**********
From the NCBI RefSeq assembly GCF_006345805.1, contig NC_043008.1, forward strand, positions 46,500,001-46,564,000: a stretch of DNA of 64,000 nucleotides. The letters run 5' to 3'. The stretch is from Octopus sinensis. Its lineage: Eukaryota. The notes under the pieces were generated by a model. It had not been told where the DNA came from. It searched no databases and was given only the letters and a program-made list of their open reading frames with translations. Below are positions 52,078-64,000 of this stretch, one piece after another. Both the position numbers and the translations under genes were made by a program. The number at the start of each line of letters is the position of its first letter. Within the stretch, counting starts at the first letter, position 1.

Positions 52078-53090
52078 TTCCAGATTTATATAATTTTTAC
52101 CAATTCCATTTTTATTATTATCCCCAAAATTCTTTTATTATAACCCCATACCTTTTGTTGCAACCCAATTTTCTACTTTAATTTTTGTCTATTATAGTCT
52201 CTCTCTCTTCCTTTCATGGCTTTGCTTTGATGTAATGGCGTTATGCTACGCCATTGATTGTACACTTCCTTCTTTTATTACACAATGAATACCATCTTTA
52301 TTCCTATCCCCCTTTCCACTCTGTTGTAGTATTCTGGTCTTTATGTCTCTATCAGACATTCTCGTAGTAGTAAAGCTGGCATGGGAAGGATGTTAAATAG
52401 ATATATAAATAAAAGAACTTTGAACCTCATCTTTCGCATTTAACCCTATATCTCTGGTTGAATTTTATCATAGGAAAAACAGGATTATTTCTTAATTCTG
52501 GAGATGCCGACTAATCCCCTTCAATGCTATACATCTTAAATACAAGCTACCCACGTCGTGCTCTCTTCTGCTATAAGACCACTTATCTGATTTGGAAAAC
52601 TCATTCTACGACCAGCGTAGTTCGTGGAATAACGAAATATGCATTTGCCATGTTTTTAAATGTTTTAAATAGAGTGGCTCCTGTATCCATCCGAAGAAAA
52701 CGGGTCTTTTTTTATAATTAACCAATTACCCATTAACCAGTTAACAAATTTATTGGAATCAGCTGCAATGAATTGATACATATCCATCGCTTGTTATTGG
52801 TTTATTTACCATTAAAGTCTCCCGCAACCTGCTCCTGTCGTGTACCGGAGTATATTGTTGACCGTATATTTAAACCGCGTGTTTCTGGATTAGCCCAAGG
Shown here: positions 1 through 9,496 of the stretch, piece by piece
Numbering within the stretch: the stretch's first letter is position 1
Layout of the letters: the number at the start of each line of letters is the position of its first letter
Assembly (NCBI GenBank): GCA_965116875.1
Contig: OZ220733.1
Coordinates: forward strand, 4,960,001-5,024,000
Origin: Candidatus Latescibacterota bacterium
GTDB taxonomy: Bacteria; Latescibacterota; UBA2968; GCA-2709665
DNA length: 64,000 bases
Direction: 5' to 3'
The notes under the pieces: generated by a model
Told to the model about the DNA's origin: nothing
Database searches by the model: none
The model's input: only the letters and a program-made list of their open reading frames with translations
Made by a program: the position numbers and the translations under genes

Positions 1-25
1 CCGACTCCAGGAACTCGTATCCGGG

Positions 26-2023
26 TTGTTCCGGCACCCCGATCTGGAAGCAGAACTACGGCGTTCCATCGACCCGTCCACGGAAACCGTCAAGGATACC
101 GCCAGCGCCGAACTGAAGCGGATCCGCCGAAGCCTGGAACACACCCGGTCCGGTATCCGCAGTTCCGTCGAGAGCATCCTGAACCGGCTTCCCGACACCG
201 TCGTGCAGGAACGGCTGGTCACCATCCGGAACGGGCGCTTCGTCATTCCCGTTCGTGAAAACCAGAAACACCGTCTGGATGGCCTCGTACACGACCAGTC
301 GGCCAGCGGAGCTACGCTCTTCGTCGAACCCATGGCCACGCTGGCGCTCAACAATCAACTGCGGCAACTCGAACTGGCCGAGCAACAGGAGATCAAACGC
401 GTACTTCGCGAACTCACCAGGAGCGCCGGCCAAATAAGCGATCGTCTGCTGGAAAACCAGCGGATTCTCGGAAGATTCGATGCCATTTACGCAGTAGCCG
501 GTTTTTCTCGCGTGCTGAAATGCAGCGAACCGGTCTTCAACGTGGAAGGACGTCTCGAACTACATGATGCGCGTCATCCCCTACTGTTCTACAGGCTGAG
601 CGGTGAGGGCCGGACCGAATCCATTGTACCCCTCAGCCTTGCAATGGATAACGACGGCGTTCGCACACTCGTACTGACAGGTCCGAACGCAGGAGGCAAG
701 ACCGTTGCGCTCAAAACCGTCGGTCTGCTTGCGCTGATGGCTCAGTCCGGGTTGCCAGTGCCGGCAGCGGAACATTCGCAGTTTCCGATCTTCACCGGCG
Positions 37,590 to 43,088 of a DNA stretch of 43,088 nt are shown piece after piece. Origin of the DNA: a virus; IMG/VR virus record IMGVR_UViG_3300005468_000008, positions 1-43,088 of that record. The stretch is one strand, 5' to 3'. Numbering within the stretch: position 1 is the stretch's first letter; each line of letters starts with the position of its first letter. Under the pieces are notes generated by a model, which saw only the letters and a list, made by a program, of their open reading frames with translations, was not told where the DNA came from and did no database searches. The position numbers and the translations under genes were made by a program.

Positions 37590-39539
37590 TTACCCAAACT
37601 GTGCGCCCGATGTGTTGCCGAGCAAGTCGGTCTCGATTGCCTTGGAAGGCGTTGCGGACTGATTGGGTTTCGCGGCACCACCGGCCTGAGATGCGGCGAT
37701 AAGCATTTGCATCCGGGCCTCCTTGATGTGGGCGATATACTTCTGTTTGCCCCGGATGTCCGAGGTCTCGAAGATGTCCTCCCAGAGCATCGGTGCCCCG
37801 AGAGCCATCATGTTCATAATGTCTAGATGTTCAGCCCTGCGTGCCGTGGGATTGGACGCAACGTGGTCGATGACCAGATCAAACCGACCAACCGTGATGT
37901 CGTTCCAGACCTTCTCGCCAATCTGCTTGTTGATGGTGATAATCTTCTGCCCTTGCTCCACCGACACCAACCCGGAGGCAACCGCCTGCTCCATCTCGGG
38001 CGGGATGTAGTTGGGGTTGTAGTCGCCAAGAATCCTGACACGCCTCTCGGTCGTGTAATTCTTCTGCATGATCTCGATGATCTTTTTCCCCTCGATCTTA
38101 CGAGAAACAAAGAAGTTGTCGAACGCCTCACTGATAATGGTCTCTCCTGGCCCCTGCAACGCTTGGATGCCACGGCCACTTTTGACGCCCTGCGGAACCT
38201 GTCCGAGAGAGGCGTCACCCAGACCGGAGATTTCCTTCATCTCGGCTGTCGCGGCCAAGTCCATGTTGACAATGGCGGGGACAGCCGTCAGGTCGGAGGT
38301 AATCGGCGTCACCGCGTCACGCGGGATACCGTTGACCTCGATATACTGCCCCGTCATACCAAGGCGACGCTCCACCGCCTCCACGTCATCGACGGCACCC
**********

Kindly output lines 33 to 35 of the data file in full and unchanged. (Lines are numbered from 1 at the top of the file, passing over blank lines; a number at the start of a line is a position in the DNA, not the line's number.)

301 GGCCAGCGGAGCTACGCTCTTCGTCGAACCCATGGCCACGCTGGCGCTCAACAATCAACTGCGGCAACTCGAACTGGCCGAGCAACAGGAGATCAAACGC
401 GTACTTCGCGAACTCACCAGGAGCGCCGGCCAAATAAGCGATCGTCTGCTGGAAAACCAGCGGATTCTCGGAAGATTCGATGCCATTTACGCAGTAGCCG
501 GTTTTTCTCGCGTGCTGAAATGCAGCGAACCGGTCTTCAACGTGGAAGGACGTCTCGAACTACATGATGCGCGTCATCCCCTACTGTTCTACAGGCTGAG